I see the finished product or result of a world class artist, musician, or athlete, and I try to understand how they became so talented. We see the grace and beauty of the movements, combined with the power and strength. We can see the vision of creation, moving pieces of art or music that soothe the soul. We watch an actor or actress seamlessly shift into different characters on the screen and stage. What did they do to achieve these levels of greatness?
One element that those who represent the pinnacle of their profession is the countless hours of practice spent. We may witness their work, and we indirectly see the work they put into it. We see the culmination of all their efforts. Most importantly, we see the lessons they learned from failures.
Everyone has experienced failures and setbacks. The failures of life can be frequent, and sometimes spectacular. How many artists started work on a canvas, only to scrub the paint away, or discard their less than ideal product? The baseball player may have struggled hitting the ball at first, but over time improved through countless hours of practice. I remember building a little rocket as a child. It probably wasn’t built well, but it was the fruit of my labor and I was proud. I ended up ruining it by not understanding the proper procedure for using a spray paint can. Thin, even coats, not saturating slowly at full blast. Lesson learned.
Failure will happen. Those who say they never have failed, never made an ambitious or daring decision. But most likely they’re just being dishonest. We must not fear failure, nor must we mark it as a sign of a personal failing. You need to plan for success and to minimize chances of failure, but most importantly, you need to learn the lesson. Planning and learning all the necessary concepts are critical, but even then, sometimes things just don’t work out. Do you quit, or do you study and learn, and then grow from the experience?
I often think of the Apollo 1 fire as a learning example. After the successes or the Mercury and Gemini missions, NASA was ready for the next step. The Apollo missions would be the ones to get to the moon, land, and return the astronauts safely. Coming off Gemini with tremendous momentum, NASA was aggressively pushing for the development of the Apollo space craft. Administrators were making plans, and applying pressure for the flight to launch.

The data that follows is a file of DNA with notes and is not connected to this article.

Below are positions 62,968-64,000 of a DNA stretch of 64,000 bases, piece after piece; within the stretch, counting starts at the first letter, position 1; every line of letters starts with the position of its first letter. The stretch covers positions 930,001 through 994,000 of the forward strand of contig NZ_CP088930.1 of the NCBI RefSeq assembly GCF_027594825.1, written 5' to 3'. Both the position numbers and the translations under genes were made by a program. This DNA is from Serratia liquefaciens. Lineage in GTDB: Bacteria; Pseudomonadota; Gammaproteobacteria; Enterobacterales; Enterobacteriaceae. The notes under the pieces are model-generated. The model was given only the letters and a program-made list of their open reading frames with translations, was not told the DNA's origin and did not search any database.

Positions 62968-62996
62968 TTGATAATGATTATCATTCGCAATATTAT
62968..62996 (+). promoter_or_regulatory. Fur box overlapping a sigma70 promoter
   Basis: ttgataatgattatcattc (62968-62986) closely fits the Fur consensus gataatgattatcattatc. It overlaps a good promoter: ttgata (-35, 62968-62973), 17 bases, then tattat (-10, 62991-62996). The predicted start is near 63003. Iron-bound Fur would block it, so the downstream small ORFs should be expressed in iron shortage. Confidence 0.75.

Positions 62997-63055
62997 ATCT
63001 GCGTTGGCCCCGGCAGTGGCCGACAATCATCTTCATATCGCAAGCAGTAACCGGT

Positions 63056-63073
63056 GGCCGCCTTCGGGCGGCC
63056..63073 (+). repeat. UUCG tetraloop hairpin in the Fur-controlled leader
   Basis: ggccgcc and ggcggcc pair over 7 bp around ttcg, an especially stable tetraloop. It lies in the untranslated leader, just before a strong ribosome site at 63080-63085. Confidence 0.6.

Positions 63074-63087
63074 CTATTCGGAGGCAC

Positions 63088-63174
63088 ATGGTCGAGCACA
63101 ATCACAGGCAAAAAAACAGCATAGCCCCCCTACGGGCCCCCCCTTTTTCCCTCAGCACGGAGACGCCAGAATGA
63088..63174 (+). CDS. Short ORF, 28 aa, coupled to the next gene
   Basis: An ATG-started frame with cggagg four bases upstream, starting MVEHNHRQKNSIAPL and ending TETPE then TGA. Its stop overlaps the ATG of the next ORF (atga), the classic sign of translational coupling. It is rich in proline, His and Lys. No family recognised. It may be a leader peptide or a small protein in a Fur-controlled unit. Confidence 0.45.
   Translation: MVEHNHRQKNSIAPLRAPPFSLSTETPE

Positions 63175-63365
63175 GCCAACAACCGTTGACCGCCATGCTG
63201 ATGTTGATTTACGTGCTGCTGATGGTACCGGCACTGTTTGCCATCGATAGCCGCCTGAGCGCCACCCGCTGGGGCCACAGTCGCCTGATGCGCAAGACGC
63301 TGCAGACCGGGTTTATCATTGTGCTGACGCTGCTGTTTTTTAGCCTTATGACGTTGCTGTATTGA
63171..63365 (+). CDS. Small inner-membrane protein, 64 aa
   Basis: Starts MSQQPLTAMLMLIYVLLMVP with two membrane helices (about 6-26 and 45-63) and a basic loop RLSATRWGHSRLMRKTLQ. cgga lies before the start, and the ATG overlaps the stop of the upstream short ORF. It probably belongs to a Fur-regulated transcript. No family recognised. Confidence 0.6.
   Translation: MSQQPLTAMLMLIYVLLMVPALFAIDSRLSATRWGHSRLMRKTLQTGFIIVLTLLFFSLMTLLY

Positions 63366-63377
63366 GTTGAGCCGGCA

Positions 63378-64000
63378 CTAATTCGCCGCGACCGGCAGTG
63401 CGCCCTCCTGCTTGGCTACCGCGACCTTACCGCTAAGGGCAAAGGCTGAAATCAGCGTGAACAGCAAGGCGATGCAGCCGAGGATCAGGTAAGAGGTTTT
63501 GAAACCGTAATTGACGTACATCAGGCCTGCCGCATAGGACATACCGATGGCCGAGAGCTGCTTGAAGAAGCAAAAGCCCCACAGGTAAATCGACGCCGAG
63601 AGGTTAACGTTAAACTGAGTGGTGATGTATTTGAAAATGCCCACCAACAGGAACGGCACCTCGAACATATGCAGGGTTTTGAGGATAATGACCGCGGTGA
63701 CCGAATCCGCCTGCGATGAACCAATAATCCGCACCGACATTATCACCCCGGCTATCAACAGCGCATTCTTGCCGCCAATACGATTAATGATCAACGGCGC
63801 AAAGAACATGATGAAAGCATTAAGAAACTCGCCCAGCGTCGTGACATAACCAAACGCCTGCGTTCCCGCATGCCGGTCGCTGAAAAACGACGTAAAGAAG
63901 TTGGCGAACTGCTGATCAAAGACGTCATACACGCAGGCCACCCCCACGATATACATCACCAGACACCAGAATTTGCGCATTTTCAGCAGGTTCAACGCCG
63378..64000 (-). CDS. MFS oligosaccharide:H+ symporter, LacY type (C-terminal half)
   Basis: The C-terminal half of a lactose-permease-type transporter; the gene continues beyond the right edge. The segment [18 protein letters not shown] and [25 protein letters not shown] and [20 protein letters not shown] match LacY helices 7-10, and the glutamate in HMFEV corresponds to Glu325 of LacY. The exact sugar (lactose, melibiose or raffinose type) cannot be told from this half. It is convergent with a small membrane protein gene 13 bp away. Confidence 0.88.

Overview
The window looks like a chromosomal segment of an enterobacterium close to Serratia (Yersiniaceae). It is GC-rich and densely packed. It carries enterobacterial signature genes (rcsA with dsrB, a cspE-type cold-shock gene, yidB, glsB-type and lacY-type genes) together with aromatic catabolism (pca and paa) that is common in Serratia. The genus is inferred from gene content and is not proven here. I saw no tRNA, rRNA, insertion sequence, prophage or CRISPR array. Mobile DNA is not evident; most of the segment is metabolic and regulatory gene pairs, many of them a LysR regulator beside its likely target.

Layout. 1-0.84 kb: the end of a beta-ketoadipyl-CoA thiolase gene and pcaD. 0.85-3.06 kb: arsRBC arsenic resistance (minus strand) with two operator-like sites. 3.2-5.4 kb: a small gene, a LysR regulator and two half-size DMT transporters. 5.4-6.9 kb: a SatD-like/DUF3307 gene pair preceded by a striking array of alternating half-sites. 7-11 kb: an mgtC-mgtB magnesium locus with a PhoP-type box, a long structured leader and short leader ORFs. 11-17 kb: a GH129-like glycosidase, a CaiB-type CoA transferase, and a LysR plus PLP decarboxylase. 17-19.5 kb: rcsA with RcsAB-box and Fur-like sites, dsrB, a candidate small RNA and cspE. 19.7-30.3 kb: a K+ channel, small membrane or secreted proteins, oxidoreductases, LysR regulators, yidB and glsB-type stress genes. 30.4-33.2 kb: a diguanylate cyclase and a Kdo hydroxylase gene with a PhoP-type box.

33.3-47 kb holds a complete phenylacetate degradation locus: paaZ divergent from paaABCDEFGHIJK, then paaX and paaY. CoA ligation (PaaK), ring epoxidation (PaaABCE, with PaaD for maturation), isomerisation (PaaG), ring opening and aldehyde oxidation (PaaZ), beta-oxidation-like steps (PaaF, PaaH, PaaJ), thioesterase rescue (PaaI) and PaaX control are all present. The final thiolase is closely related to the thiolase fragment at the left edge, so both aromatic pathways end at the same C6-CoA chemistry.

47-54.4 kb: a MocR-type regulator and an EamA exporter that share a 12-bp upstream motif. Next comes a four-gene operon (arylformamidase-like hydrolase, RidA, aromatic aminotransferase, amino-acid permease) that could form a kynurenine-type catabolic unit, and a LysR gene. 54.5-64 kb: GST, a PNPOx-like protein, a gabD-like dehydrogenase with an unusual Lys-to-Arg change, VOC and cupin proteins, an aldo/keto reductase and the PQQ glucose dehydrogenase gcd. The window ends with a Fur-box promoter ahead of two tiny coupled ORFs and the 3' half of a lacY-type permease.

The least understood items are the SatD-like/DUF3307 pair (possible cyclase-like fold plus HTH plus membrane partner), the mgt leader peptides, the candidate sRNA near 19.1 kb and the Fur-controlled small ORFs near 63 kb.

Initially, the spacecraft was plagued with design flaws and many corrections were needed. Changes to the design, and continuous reworking enabled a situation where the craft caught fire, killing the three astronauts in 1967 (Gus Grissom, Roger Chaffee, and Edward White). Investigations ensued, and the spacecraft was redesigned to address the lessons learned. The tragic loss of the astronauts lingers to this day. The Apollo missions would resume, and NASA would reach the goal of landing on the moon.
What would have happened if NASA decided to continue with the flawed design? Maybe things would have worked out. The chances that more astronauts would have been lost to space due to incessant failures and design flaws would have been very high. How many astronauts would have been lost in space? Would NASA have persevered and still successfully land on the moon, or would the drive withered away? Designers and engineers learned the lessons from the fire. In the end, the flights to the moon represent the pinnacle of modern engineering and science, and will forever be one of the crowning symbols of human achievement.
Our lives are not nearly as bold and ambitious as launching atop a massive rocket into orbit. Any failure, whether minor or spectacular, are lessons to be learned. Even in the darkest of times, remain positive and gain insight and grow. While it’s never a fun experience to go through, and we certainly do not want to enter something looking to fail, but it’ll happen. Above all, do not fear it. Embrace the learning opportunity, and be better for it.
Roll up your sleeves and get to work. Learn the lessons, even in the most turbulent times. Grow and develop, and you will one day be the one people look to and be inspired by your actions and talents.
*Dedicated to the memory of Gus Grissom (1926 – 1967), Roger Chaffee (1935 – 1967), and Edward White (1930 – 1967)